I truly enjoyed reading this. The Eastern Front was such a critical part of the war in Europe, but it has never received the historical attention it desires. The people of Poland suffered with the occupation of both Germany & the USSR. What happened there is almost incomprehensible. One source of info on the war in the east is Norman Davies’ NO SIMPLE VICTORY. Freedom has always been paid for by the blood of patriots. I salute all who serve.

  22. mindy1

    July 27, 2009 at 8:37 pm

    :'( amazing story

  23. SGT.JOEY

    February 17, 2010 at 4:59 pm

    Beautiful!My father(Sgt.) served in World War11 in Europe,Italy and the Balkans.He told me how the villagers would search thru the soldier’s garbage for scraps of food and discarded cigarettes.He would give all the kids his candy bars and what ever food his squad had left over. They had nothing but the clothes on their back.He said people there had tears in their eyes when they gave them their rations.They called the American soldiers saviours of the people.Makes me feel guilty on how much we waste here and take things for granted.,me included!God Bless the American soldier!

  24. Tim

    March 8, 2010 at 10:55 am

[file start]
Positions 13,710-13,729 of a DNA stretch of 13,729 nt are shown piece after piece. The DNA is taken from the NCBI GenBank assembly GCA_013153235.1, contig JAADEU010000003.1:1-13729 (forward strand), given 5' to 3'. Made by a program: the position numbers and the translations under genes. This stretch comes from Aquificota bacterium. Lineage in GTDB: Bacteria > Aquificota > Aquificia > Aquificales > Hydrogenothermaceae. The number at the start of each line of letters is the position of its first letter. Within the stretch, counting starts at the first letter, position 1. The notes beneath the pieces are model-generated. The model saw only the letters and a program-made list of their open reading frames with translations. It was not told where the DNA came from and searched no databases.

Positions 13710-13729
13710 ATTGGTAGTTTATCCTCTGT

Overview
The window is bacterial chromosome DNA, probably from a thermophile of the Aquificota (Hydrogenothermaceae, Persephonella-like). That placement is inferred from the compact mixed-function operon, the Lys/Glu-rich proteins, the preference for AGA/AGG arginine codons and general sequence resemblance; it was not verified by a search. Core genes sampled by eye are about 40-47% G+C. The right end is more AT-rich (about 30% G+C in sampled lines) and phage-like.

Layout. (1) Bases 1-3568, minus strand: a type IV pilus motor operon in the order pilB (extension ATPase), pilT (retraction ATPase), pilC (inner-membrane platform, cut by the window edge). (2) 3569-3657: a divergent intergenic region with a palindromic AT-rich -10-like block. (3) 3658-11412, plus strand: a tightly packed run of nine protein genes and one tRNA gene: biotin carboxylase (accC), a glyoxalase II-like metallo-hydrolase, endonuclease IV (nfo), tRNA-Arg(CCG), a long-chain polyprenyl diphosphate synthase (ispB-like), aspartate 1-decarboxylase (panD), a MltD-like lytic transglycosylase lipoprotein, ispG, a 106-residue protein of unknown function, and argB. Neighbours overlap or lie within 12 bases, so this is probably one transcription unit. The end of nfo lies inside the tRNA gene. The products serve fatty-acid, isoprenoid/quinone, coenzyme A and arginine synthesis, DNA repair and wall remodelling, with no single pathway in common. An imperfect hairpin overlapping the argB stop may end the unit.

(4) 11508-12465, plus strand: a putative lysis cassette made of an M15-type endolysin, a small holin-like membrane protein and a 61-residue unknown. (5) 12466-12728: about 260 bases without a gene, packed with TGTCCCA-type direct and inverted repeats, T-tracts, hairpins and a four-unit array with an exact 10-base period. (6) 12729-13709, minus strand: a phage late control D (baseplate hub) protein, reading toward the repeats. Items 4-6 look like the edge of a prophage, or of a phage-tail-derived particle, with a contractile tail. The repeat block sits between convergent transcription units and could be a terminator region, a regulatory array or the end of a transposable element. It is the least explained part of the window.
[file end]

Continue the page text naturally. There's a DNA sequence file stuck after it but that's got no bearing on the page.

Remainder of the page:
Every now and then I see something stupid that makes me wonder why I am a Soldier. i.e. Berkley banning recruiters, anything out of Nancy Pelosi’s mouth etc etc. Your story reminds me of why we are Soldiers, your story touched me! Thanks

  25. Philip

    March 12, 2010 at 7:34 pm

    People like you all make me love this crappy job more and more, thanks for the support

  26. Skiver

    October 23, 2010 at 8:26 am

    wow truely amazing story! I welled up with tears reading this. I pray no one ever goes through something like that again.

  27. David Hack

    October 1, 2011 at 2:36 pm

    I knew a lady that worked bingo games at a Jewish school in Indianapolis, and one night I noticed a tatoo on her arm. She survived Auschwitz.

  28. Logan

    October 6, 2011 at 9:46 pm

    Thank you so much for sharing this story. It’s ones like this that make me glad that I am choosing to serve in the military instead of doing a job here in the states that would probably make me alot more money. Thank you so much. God bless this woman and grant her many more years to tell and retell her story over and over and over again.

  29. Thanks

    December 2, 2012 at 8:04 am

    Thanks From Afghanaland….

    Thank you, I needed that. I am in Afghanistan, between the dirt and day to day bull shit sometimes I forget all of the feelings I felt the day I swore to defend the Constitution. Thanks for reminding me.